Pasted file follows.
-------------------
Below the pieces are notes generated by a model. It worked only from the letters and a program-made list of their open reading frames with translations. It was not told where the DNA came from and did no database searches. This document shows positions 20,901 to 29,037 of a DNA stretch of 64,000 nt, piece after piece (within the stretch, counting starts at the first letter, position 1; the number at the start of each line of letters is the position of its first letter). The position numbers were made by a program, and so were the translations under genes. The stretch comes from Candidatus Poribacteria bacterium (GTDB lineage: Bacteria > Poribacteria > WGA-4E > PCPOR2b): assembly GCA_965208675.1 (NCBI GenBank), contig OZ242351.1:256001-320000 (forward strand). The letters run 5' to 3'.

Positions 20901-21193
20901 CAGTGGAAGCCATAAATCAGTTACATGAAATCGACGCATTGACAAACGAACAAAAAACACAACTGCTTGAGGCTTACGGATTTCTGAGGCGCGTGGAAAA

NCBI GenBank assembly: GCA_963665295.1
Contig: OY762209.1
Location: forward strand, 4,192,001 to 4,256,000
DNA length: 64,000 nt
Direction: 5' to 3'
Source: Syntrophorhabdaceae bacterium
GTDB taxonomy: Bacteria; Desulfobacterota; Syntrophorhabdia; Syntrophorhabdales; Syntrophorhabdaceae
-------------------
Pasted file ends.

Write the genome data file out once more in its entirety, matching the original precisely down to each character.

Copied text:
Below the pieces are notes generated by a model. It worked only from the letters and a program-made list of their open reading frames with translations. It was not told where the DNA came from and did no database searches. This document shows positions 20,901 to 29,037 of a DNA stretch of 64,000 nt, piece after piece (within the stretch, counting starts at the first letter, position 1; the number at the start of each line of letters is the position of its first letter). The position numbers were made by a program, and so were the translations under genes. The stretch comes from Candidatus Poribacteria bacterium (GTDB lineage: Bacteria > Poribacteria > WGA-4E > PCPOR2b): assembly GCA_965208675.1 (NCBI GenBank), contig OZ242351.1:256001-320000 (forward strand). The letters run 5' to 3'.

Positions 20901-21193
20901 CAGTGGAAGCCATAAATCAGTTACATGAAATCGACGCATTGACAAACGAACAAAAAACACAACTGCTTGAGGCTTACGGATTTCTGAGGCGCGTGGAAAA

NCBI GenBank assembly: GCA_963665295.1
Contig: OY762209.1
Location: forward strand, 4,192,001 to 4,256,000
DNA length: 64,000 nt
Direction: 5' to 3'
Source: Syntrophorhabdaceae bacterium
GTDB taxonomy: Bacteria; Desulfobacterota; Syntrophorhabdia; Syntrophorhabdales; Syntrophorhabdaceae